A lot vs. Alot: 9 Grammatical Pitfalls
1560s, from French métonymie (16c.) and directly from Late Latin metonymia, from Greek metonymia, literally "a change of name," related to metonomazein "to call by a new name; to take a new name," from meta- "change" (see meta-) + onyma, dialectal form of onoma "name" (see name (n.)). Figure in which the name of one thing is used in place of another that is suggested by or associated with it (e.g. the Kremlin for "the Russian government"). Related: Metonymic; metonymical.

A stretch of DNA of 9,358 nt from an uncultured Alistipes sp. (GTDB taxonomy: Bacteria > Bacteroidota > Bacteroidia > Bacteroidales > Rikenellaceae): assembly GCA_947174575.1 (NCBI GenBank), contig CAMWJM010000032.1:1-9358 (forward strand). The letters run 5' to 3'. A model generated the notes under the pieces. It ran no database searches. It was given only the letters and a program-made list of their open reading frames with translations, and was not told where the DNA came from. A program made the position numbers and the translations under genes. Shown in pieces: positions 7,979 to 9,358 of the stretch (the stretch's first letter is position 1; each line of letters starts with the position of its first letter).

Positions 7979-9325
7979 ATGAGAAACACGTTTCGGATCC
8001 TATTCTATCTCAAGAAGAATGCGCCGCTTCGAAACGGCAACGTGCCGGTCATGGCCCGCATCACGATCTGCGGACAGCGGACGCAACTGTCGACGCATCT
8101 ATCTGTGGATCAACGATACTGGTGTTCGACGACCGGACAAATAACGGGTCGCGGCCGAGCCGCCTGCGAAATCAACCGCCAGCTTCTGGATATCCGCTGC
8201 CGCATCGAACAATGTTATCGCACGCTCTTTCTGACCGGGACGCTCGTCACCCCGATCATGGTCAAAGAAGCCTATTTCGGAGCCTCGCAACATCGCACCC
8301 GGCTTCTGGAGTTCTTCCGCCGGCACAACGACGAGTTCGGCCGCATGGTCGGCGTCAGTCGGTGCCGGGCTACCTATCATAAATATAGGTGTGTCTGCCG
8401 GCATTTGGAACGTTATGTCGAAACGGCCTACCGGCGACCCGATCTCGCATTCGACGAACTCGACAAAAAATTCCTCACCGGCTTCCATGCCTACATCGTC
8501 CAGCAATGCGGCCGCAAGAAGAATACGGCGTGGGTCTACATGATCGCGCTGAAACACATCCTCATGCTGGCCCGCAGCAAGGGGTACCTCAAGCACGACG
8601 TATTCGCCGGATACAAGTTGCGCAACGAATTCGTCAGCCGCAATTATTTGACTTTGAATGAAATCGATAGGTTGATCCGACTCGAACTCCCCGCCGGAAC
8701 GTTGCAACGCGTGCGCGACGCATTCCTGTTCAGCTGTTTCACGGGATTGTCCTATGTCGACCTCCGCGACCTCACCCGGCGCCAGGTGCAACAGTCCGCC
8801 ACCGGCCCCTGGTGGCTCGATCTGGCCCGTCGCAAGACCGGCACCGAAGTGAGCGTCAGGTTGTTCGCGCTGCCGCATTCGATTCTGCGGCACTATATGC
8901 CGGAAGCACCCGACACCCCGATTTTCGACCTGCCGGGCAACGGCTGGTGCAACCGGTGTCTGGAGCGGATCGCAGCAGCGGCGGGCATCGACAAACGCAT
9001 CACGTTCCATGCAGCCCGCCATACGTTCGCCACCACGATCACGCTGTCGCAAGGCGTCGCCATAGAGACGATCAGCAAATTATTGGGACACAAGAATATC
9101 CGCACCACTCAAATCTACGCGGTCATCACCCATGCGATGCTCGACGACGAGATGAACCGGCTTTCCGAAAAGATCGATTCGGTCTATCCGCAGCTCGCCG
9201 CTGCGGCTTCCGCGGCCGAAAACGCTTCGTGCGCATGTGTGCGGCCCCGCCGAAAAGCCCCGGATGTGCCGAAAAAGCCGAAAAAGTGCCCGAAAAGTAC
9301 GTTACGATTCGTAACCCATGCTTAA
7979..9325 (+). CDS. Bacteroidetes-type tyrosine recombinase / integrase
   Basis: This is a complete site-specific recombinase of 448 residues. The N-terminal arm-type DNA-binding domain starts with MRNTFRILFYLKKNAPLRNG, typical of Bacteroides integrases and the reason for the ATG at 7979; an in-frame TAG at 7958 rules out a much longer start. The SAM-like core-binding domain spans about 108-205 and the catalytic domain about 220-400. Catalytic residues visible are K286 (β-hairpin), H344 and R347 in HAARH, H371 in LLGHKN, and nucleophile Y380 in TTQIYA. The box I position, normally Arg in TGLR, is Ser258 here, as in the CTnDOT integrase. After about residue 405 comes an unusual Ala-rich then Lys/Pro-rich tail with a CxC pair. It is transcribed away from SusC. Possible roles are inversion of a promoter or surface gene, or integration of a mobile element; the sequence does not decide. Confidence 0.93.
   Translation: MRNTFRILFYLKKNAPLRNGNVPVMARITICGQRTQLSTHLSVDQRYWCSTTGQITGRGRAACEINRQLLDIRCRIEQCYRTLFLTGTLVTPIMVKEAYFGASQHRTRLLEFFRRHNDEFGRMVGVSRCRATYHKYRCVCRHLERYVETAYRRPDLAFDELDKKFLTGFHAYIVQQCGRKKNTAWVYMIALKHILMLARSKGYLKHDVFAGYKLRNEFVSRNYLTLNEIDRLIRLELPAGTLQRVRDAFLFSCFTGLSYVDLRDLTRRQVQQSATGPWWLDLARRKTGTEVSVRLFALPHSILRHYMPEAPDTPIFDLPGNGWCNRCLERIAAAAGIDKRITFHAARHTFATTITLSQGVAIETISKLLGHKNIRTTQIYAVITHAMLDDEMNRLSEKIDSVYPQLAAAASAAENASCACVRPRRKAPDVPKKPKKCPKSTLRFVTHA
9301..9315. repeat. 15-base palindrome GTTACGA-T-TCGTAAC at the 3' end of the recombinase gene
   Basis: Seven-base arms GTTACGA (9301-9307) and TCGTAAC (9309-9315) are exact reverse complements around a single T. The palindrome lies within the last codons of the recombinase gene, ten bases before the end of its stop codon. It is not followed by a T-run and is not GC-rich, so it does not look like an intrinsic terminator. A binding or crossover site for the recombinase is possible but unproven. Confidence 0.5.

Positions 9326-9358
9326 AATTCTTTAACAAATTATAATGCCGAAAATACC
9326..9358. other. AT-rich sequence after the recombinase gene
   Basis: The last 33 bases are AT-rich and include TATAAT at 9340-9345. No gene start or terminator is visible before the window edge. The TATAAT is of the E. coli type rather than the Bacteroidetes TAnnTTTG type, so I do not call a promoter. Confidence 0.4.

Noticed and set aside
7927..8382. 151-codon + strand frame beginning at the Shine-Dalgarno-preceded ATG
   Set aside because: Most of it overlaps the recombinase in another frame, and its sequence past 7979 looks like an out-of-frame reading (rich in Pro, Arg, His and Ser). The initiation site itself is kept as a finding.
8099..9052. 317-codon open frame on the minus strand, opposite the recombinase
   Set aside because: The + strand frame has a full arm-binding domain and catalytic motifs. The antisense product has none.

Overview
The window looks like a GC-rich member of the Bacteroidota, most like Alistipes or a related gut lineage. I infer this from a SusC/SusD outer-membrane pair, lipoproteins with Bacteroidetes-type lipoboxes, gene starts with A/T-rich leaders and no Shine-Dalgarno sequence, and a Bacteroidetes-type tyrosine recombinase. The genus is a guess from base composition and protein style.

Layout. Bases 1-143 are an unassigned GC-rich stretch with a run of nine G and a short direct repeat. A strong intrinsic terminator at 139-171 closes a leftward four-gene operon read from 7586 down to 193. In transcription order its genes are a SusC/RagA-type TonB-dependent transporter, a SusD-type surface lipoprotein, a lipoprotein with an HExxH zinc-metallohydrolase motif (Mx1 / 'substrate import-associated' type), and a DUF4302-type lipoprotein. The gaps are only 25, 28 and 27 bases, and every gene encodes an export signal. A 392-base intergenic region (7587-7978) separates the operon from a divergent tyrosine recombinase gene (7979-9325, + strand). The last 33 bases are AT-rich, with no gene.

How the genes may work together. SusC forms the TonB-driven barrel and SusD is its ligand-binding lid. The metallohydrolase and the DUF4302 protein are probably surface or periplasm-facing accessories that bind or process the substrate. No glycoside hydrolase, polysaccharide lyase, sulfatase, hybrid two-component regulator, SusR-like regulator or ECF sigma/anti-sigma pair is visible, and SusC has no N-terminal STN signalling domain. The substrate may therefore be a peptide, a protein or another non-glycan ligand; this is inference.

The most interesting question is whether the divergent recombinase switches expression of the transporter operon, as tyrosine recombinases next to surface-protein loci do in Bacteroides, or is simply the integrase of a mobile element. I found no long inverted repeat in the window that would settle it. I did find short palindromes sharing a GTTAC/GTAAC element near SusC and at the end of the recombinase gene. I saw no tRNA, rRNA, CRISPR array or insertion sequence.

metonymy me·ton·y·my (mə-tŏn'ə-mē)
In schizophrenia, a language disturbance in which an inappropriate but related word is used in place of the correct one.
(from Greek metonymia, "change of name," or "misnomer"), figure of speech in which the name of an object or concept is replaced with a word closely related to or suggested by the original, as "crown" to mean "king" ("The power of the crown was mortally weakened") or an author for his works ("I'm studying Shakespeare"). A familiar Shakespearean example is Mark Antony's speech in Julius Caesar in which he asks of his audience: "Lend me your ears."